GREENVILLE, S.C. (WSPA) – For the first time in more than 20 years, the city of Greenville has proposed a new development code.

“It’s going to ensure that we have better development, the right development in the right places,” said Edward Kinney, principal of the Urban Design Division for the City of Greenville’s Planning Department.

The development code will put the city’s 2040 Comprehensive Plan into action and be used as a guideline for growth.

“If you live in a residential neighborhood, chances are there won’t be a whole lot different for you moving forward,” Kinney explained. “But, if you live in or work in a building in a more dense commercial district, then there’s going to be some excellent opportunities for us to densify the city, control development and establish architectural guidelines.”

However, some residents say the city is already overbuilt.

“We have these big houses that are looking down on our property now,” said Greenville resident Tom Clarke. “We had some privacy, but now they’re building these huge monster structures — two on one lot — just taking away from the heritage and culture of our neighborhood. It’s destroying everything we hold dear.”

The new code will allow residents to build secondary units on their properties, such as an apartment over a garage. But, short-term rentals, like Airbnbs, will continue to be illegal in some areas.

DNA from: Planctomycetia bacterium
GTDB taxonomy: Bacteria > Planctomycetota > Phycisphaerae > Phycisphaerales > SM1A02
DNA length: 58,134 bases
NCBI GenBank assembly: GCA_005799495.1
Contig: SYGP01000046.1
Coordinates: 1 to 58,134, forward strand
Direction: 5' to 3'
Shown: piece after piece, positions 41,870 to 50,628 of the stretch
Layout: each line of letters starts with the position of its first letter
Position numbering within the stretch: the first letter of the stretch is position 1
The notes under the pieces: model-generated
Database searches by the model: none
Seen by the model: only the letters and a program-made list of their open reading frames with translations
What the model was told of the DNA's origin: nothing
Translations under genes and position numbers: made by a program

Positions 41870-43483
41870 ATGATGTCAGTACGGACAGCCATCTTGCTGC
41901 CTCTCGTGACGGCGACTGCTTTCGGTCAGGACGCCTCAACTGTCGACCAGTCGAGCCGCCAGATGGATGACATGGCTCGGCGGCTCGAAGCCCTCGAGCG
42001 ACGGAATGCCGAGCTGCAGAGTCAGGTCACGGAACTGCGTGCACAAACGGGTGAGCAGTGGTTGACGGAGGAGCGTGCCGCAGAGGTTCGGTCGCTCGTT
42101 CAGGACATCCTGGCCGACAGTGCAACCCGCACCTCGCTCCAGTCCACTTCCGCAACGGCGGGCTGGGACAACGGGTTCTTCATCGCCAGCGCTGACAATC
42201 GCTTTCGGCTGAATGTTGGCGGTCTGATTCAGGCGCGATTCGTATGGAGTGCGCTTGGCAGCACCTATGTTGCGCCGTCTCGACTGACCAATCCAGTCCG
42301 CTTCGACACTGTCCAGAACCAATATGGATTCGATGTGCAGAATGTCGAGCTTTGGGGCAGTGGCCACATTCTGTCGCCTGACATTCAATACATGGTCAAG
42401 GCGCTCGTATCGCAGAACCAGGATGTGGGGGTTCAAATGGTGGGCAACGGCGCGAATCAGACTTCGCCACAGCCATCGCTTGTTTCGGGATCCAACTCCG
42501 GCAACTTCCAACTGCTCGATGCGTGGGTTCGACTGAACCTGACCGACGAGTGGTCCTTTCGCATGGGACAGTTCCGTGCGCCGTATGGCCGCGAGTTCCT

“Short-term rentals are still allowed in areas where you might find hotels or motels,” Kinney said. “But, in our neighborhoods, short-term rentals will still not be allowed.”

The code also invites developers to build affordable housing.

“Affordable housing is a really critical issue in our community,” Kinney said. “We’ve instituted a new bonus system where developers can voluntarily – if they want greater density – contribute to our open space funds to help solve our affordable housing crisis.”

City leaders hope this code can be used for the next several decades. They encourage residents to review it and speak up if they have concerns. 

“We want to make sure that we get it right,” Kinney said. “If there are some things that we didnt get right, we want to be able to address them.”

How to learn more

The city is hosting Learning Labs on Thursday, March 23 from 11 a.m. to 2 p.m. and Monday, March 27 from 3 p.m. to 5 p.m. at City Hall where residents and business owners can learn how the code will impact them.

There will be a special called meeting of the City of Greenville Planning Commission on Thursday, March 30 at 4 p.m. at City Hall.

Residents who are interested in speaking at the hearing can register by clicking here.